Oliver’s Great Big Universe

£12.99

Oliver admits that he’s easily distracted. Then again, it seems he likes to do things in which he’s interested in. However, when Dr Howard visits his middle school, it seems that Oliver is captivated. Dr Howard is an astrophysicist. What he knows about space sets Oliver on a learning curve wherein he’s determined to fully understand the complexities of space and existence. It means that he plans to write a book, though along the way, he describes what he understands to us. Then again, we’re also party to one of the great changes in life, i.e., moving from elementary school to middle school.

Oliver’s move doesn’t seem to deter his interest. In fact, it seems his new form teach is keen for him to present his learning at the end of year.

So how do life changes connect to space and the universe? Could moving to middle school be rather like entering a black hole? Then again, what about friends, food and all the other things that Oliver has to take on board?

Alongside a fabulous text that holds our interest throughout the book, Jorge Cham includes really engaging graphics. Then again, Oliver is such a winning character. He charms and amuses, and sometimes frustrates us. Finally, we become as engrossed in Oliver’s subject as he does, as he prepares to reveal Oliver’s Great Big Universe.

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Description

Oliver’s Great Big Universe

Jorge Cham

(Simon & Schuster)

It seems that Oliver gets distracted a lot. However, when Dr Howard visits his elementary school class, Oliver is enthralled. Science delights Oliver and astrophysicist Dr Howard is full of information and questions too. It means that Oliver puts his mind to explaining ‘school, space and everything in between’. After all, when Dr Howard visits it’s as Oliver is preparing to leave for Middle School, and that’s a fairly big jump. In fact, Oliver compares it to falling into a black hole.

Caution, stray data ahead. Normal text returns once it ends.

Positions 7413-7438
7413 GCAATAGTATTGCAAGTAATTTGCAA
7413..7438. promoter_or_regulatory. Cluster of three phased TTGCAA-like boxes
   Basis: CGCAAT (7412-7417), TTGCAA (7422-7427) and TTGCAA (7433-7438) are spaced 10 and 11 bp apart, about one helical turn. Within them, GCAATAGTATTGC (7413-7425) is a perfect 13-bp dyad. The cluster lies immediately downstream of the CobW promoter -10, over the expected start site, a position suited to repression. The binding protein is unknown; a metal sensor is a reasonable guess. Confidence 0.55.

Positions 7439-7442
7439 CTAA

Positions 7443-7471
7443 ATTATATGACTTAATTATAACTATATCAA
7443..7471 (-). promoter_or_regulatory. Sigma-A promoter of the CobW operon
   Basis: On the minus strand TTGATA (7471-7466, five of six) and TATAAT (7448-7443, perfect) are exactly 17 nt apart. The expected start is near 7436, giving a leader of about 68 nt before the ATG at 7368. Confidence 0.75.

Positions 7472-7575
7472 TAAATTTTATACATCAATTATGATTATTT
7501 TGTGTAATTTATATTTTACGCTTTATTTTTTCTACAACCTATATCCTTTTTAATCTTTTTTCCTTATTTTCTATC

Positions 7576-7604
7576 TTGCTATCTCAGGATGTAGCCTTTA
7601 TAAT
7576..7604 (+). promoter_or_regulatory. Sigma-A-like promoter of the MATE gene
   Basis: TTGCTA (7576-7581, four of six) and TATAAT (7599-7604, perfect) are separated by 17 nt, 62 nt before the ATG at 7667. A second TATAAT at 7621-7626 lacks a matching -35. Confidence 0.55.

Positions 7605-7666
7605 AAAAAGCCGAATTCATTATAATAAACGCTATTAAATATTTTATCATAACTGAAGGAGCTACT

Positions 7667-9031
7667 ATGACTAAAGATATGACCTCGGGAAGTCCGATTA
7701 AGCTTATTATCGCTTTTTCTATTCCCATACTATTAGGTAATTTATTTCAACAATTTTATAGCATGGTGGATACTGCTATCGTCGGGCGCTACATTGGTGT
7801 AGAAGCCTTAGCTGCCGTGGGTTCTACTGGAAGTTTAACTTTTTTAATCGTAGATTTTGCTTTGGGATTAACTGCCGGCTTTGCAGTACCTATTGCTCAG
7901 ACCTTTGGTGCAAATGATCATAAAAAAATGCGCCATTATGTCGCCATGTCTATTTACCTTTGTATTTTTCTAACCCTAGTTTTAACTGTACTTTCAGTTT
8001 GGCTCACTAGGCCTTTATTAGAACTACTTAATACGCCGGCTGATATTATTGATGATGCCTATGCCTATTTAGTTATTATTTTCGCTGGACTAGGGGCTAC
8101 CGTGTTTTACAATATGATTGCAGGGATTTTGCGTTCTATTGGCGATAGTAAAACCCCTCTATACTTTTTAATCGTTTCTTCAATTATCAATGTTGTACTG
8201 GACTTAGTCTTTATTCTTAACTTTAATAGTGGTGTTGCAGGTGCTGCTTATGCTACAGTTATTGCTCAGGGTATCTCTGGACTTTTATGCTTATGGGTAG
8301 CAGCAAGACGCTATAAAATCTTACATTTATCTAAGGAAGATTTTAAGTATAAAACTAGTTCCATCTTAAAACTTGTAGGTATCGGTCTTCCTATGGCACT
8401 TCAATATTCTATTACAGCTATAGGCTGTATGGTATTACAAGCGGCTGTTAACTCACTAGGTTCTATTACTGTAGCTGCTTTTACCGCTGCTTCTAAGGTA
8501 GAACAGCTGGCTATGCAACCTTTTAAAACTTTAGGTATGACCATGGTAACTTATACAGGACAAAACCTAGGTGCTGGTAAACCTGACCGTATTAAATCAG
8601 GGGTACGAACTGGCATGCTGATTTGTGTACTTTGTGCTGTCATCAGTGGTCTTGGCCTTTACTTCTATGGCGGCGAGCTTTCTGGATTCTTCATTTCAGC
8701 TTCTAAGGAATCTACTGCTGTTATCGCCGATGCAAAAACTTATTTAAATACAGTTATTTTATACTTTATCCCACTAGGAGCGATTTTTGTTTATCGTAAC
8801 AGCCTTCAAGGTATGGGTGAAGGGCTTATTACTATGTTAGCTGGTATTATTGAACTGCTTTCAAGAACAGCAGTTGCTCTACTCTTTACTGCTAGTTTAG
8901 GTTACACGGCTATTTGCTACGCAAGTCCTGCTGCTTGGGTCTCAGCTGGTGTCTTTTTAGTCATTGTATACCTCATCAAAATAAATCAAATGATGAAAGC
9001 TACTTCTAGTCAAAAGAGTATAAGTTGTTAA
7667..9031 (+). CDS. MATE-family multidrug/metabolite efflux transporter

Then again, Oliver is negotiating the book he feels compelled to create from all he’s learning, alongside this new school life. It’s complicated. In fact, it might even lead to chaos at times.
Alongside science and philosophy, Oliver’s Great Big Universe is an appealing and often very funny, graphic infused novel. Rather like Freestyle, for example, we feel what Oliver is feeling and fear at times for his circumstances. Then again, he’s so likeable, fresh and direct, that we understand that he can hold his own. However, we don’t know if Dr Howard feels that way about him!
Bookwagon recommends Oliver’s Great Big Universe to curious readers, those who delight in non-fiction, those facing change, and readers who enjoy funny stories too. It is a triumph.

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